“I think we have a very good staff here that’s anxious to get started, and prove to the residents that they made the right decision,” Engle said.
City residents through Aug. 7 voted on the streets they most would like to see paved in 2021, and the results are in. Some 1,270 residents gave input from all 17 neighborhoods. The 3.9-mill levy will generate about $3.1 million a year, or $31 million across the decade.
As a bonus, officials already were planning to pave part of the street that received the most votes — not next year, but this year, Engle said.
“Some of the streets are already on our paving list, for instance Grand Boulevard (the top vote-getter),” he said. “That will be done yet this year, between 11th Street and the railroad tracks.”
Also, workers also will do some milling and paving several blocks eastward from there, “just to try and smooth that out,” Engle said. “It won’t be a complete resurfacing, but at least we’ll try and address some of the rough spots that currently exist.”
Here were the top vote-getters for streets residents wanted to see paved:
- Grand Blvd., 390 votes;
- Tylersville Road, 110;
- Sanders Drive, 93;
- NW Washington Blvd., 89;
- Cleveland Ave. 78;
- Corwin Ave., 76;
- Park Ave., 73;
- Eaton Ave., 54;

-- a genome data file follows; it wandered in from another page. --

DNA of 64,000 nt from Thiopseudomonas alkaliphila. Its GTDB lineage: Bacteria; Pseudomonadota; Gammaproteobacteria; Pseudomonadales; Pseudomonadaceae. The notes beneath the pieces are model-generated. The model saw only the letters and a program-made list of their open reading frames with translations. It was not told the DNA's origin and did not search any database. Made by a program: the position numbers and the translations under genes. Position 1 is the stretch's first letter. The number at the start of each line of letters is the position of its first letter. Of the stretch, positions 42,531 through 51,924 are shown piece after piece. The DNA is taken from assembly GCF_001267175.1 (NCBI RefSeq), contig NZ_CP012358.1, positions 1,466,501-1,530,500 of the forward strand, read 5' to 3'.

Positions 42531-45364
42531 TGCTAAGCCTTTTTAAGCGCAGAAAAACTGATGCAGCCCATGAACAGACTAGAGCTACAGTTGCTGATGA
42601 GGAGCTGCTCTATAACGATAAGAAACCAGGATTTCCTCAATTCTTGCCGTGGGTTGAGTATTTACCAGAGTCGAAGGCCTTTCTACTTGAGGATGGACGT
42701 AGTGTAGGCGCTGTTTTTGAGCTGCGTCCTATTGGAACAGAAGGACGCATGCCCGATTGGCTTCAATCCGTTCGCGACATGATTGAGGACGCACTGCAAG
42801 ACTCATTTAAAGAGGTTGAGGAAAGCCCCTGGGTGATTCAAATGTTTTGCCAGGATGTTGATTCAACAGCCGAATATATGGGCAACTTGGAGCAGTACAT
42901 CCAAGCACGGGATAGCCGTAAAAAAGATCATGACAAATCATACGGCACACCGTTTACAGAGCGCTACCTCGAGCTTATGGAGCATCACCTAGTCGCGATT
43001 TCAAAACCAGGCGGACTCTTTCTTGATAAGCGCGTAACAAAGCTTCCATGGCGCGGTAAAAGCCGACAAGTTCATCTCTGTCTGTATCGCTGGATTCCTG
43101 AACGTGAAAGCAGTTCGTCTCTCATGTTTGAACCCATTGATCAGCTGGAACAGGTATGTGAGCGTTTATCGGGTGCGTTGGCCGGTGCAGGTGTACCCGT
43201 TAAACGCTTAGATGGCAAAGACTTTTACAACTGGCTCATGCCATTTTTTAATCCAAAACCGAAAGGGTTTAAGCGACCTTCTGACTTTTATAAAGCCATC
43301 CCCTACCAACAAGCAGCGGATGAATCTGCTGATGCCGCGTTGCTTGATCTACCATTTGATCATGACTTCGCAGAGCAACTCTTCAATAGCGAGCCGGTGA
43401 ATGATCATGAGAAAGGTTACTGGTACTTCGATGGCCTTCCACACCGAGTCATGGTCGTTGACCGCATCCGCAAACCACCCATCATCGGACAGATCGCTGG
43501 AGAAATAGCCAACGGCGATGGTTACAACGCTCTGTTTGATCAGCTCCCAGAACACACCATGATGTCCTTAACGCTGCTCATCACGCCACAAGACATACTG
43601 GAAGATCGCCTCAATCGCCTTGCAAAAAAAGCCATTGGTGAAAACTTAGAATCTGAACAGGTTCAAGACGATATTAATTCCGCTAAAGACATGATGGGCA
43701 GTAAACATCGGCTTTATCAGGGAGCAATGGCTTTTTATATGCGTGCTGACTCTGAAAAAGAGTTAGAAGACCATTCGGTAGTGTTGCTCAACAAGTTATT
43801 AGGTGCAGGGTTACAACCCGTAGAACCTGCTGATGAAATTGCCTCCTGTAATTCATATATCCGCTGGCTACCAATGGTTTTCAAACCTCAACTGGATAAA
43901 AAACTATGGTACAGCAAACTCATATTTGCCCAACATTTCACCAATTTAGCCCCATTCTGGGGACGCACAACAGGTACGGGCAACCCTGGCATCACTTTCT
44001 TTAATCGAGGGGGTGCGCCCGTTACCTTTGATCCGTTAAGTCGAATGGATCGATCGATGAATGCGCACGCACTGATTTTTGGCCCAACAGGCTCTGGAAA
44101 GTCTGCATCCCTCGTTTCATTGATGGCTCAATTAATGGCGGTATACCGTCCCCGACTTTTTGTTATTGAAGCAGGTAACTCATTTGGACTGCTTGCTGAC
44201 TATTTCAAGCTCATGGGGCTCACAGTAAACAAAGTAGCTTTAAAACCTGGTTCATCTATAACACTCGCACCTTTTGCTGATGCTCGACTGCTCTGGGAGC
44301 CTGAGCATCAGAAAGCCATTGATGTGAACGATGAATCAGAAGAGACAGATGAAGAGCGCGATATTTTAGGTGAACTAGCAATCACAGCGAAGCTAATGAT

- Campbell Drive, 47;
- Springvale Drive, 46.
Also, Tylersville Road, the No. 2 vote-getter, “is going to be a major reconstruction project,” Engle said. “We’re trying to get that scheduled for next year.”
On the No. 3 street, Sanders Drive, the city likely will soon apply for an Ohio Public Works Commission for a grant to pay for a combined water-main replacement and paving project that also would help Leo Drive. Sanders has “really poor water main” that needs to be replaced before the street is resurfaced, Engle said.
Although the voting is closed for 2021 paving input, residents are still invited to continue giving their input about streets that need paving. They can do so at www.hamilton-oh.gov/streetslevy or by leaving a voicemail at 513-785-7155.
In deciding which streets will be paved in 2021, staff will juggle many considerations along with residents’ votes. For example, because it can cost significant money to transport the enormous paving machinery, it is less expensive to pave streets that are close to each other. Also, as with the Sanders Drive situation, the city does not want to waste money paving a street that soon will need utility work that will tear into a newly repaired roadway.
Officials as part of the levy campaign promised that over the course of the 10-year street levy, each of the city’s 17 neighborhoods will receive an amount of paving equal to its percentage of streets in the city. That cannot happen every year, they said, but will be the case over the decade.
City spokesman Brandon Saurber said that by January, the city will issue a Streets Levy annual report, explaining why each of the selected 2021 streets was chosen.
“Not all neighborhoods will see paving projects next year,” Saurber said. “Paving projects are often clustered in order to save on mobilization costs.”